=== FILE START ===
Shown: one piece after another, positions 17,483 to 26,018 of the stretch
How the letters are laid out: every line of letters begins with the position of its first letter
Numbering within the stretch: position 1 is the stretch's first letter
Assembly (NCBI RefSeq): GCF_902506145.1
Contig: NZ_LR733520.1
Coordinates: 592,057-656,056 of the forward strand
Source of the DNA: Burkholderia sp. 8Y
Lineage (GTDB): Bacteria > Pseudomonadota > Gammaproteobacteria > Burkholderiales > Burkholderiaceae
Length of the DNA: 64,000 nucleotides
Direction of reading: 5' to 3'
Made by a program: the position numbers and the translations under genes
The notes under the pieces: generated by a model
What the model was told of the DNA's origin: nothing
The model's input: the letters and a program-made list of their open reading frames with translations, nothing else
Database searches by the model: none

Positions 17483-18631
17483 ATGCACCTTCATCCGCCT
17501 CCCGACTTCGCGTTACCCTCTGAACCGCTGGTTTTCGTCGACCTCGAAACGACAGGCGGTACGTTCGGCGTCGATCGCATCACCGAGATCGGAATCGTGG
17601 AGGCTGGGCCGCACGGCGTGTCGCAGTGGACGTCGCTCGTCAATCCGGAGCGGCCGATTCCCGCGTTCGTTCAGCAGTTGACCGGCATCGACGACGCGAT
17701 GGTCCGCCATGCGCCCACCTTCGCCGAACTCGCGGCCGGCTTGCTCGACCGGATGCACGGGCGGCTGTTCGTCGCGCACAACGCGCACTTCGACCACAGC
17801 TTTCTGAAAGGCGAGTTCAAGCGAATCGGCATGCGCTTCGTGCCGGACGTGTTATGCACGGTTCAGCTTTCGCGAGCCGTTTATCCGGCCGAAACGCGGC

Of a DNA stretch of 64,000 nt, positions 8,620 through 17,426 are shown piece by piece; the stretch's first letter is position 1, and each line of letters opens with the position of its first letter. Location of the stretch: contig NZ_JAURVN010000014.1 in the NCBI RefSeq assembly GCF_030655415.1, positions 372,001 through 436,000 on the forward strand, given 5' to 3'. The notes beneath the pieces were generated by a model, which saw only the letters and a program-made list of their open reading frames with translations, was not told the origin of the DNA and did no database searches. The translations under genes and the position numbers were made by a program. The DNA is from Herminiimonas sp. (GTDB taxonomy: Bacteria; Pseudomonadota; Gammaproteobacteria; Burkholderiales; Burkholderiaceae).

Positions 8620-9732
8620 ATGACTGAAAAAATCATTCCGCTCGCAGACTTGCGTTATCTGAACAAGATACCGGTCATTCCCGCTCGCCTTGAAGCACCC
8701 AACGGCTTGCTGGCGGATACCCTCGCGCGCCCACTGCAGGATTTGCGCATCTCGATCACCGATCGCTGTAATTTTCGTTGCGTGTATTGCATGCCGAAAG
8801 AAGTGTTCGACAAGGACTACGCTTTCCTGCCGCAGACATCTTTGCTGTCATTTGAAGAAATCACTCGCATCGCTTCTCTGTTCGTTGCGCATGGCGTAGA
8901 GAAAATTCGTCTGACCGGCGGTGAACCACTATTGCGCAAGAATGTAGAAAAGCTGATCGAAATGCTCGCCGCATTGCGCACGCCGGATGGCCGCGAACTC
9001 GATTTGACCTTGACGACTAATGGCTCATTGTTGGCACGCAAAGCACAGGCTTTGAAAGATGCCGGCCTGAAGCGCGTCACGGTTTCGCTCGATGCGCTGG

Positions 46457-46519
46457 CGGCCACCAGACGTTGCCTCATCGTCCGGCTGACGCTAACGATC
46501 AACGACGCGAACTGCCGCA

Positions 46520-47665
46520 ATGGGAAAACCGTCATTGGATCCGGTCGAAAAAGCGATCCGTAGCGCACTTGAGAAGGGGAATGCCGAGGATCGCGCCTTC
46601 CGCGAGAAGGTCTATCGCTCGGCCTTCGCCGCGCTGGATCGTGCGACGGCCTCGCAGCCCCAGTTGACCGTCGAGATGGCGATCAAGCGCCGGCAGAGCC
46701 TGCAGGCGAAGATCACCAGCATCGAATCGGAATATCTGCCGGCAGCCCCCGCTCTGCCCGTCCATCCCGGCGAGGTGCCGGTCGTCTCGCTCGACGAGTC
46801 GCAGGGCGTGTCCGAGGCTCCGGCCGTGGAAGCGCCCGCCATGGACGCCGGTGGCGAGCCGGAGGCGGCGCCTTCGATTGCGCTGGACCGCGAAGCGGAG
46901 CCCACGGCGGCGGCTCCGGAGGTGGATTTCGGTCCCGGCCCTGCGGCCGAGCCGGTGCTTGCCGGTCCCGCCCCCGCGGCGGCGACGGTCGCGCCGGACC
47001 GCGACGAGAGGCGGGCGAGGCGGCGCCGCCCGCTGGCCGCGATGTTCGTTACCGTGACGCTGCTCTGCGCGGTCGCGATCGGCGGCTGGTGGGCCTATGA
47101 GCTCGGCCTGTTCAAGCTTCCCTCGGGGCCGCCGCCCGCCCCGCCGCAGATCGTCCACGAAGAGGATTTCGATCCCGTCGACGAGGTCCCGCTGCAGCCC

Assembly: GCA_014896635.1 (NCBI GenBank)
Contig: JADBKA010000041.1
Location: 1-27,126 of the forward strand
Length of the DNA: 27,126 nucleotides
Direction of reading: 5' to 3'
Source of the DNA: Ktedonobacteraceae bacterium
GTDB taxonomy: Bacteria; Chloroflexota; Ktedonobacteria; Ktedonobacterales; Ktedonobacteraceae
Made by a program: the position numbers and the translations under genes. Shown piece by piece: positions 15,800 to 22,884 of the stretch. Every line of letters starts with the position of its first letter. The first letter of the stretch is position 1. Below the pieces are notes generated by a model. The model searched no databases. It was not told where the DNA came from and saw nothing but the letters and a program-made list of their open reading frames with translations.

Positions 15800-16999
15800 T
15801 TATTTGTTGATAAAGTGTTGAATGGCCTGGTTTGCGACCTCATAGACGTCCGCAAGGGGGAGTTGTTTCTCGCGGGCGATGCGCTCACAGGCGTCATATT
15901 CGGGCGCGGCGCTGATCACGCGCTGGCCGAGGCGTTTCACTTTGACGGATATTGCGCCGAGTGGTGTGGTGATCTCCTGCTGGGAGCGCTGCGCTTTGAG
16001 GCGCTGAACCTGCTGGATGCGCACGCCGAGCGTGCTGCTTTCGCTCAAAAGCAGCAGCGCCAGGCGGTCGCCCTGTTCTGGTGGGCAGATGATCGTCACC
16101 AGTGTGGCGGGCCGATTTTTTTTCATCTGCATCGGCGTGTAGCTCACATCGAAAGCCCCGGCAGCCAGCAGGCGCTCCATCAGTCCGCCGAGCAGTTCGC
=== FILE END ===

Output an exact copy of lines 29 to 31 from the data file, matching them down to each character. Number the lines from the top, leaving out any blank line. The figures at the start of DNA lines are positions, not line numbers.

Positions 46457-46519
46457 CGGCCACCAGACGTTGCCTCATCGTCCGGCTGACGCTAACGATC
46501 AACGACGCGAACTGCCGCA